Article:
The Waco Brothers have been standing at the corner of punk urgency and Three-Chords-And-The-Truth country for 20 years now. They started at a time when it was deemed patently absurd to mix the two types of music, but the Wacos knew the score; they are different sides of the same coin, the personal wrapped in the political. And instead of travelling calculated creative boulevards during their career, the Waco Brothers have explored dark alleys and winding gravel paths through nine releases, all with the headlights off and the pedal to the metal, worrying (or not worrying) about end results later. With a body of work known for the indelicate and raucous, this may be their most deliberate and punchy yet—no one’s more dangerous than a man with nothing to lose. The title can be read two different ways, after all.
With a devil-may-care attitude towards polish and finesse, Going Down in History captures the thrill ride rush of the Waco Brothers’ live shows. Through the improvisational and fluid approach they adopted at Chicago’s Kingsize Sound Labs with longtime collaborator Mike Hagler at the knobs, the songs took on a muscularity and cohesiveness of an album unlike any previous Wacos recordings. Their pioneering Cash-meets-Clash jet engine mash up is still there, to be sure, but the Wacos have turned their well-scuffed boot heels towards their roots as never before. They have gone back to the future, down in history to celebrate and transform that which came before them.
Going Down in History pulses with the energy and excitement of first wave garage punk and ‘70s glam that first captivated singer/guitarist Jon Langford (Mekons, Skull Orchard, Pine Valley Cosmonauts). “We Know It” and “Building Our Own Prison” are distorted T. Rex via Bo Diddley-beat punk that will get you grooving towards the end times. “Receiver,” a gritty pub crawl from Wire to Dead Weather, and the short-circuiting grind of “Devil’s Day” harken back to singer/guitarist Deano’s time in the Chicago noise rock scene with his band Wreck. The raspy, push and pull tension of the title track, with its hard-learned life credo “you gotta walk before you can fall down on your face” might make it the Patron Song of Lost Causes. At the heart of the record is the Small Faces’ “All or Nothing,” a liberating, sing-to-the-skies rock and roll masterpiece, brimming with jagged guitars, booming drums and rousing organ. Ian McLagan, The Faces’ keyboardist (who died in 2014), was both hero and friend to the Wacos, and the song is permanently dedicated to him. Wrapping up the album is a cover of Texas songwriting ace Jon Dee Graham’s “Orphan Song,” cementing the Wacos’ cosmic link between Chicago and Austin.
With an improbable longevity, an impeccable rock and roll resume, and a go-for-broke live personae that can distract from the sharpness of their subject matters, it can be easy to take the Wacos for granted. But what was true at the beginning of the siege remains so today: in these fraught times, no one’s out there writing and performing with the political and personal so intertwined. Like a strange, colorful and possibly poisonous toad that lies dormant in the mud of an Amazonian rain forest, only to emerge when it seems like it’s necessary, the Waco Brothers are back, and, perhaps, we need them now more than ever.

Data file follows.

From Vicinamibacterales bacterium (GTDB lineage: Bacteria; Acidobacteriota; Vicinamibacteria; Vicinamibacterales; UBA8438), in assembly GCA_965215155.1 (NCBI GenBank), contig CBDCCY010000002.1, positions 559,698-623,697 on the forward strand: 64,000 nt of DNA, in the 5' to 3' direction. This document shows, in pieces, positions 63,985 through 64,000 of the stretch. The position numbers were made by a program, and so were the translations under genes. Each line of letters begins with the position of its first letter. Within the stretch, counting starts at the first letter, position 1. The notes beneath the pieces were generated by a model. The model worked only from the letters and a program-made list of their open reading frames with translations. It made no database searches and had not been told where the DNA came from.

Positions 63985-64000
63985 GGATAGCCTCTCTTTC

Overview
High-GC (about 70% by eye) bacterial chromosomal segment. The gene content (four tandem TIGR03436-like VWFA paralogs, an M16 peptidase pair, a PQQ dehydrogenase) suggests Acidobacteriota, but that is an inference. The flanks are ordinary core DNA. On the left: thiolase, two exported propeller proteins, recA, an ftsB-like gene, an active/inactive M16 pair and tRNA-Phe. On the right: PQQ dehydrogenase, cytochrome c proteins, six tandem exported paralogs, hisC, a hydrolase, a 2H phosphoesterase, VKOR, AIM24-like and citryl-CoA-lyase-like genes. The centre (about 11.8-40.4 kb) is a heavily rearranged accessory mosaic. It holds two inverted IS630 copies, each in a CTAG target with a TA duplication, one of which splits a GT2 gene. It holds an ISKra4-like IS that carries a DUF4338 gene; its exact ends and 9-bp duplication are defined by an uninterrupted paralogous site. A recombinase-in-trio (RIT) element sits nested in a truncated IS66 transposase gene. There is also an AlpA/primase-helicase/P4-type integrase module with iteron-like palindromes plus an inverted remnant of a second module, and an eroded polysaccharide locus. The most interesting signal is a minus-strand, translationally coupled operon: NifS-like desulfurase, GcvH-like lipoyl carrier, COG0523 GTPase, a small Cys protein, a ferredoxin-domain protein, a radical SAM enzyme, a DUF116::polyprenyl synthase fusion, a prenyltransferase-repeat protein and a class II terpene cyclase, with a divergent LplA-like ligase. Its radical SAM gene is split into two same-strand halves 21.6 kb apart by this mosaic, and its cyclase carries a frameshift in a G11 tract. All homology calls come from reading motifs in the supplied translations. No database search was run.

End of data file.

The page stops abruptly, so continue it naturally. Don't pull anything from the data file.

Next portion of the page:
ABOUT THE WACO BROTHERS
Waco Brothers are a five-piece, mostly Chicago based band consisting of Dean Schlabowske and Joe Camarillo - both Dollar Store band members - and three British expats: Jon Langford (Mekons, Skull Orchard, Pine Valley Cosmonauts), Tracey Dear, and Alan Doughty (Jesus Jones). The group’s most recent releases include Waco Express: Live & Kickin’ at Schuba’s Tavern (2008), Great Chicago Fire (2012), and Cabaret Showtime (2015) – respectively, a live recording, a joint project with Nashville songwriter Paul Burch, and a limited-quantity b-sides and covers album. Going Down in History is the group’s first formal studio album since 2005’s Freedom and Weep. Waco Brothers were initially forged in the mid-1990s as an outlet for rowdy live performances and to celebrate Chicago’s burgeoning country scene, and have since put out seminal, genre-defining albums, including To the Last Dead Cowboy, Cowboy in Flames, and others.
- Ted Leo covers the Wacos' "Dragging My Own Tombstone," Diarrhea Planet cover "Dry Land" on While No One Was Looking: Toasting 20 Years of Bloodshot Records
- "I Fought the Law" on For a Decade of Sin: 11 Years of Bloodshot Records
- "Baba O'Riley" on Down to the Promised Land: 5 Years of Bloodshot Records
- "Red Brick Wall" and "See Willy Fly By" live on No One Got Hurt: Bloodshot's 15th Anniversary @ The Hideout Block Party
- "Harder They Come" (Jimmy Cliff cover) on Making Singles, Drinking Doubles
- "Bad Times Are Comin' Round Again" on Hell Bent
- "See Willy Fly By," and "Take Me To The Fires" live video, and video for "Death of Country Music" on the DVD Bloodied But Unbowed
- "See Willy Fly By," "Take Me To The Fires" and "Walking on Hell's Roof" live performances on Bloodied But Unbowed: The Soundtrack
- "Nine Pound Hammer" on Straight Outta Boone County
- "The Fox" on The Bottle Let Me Down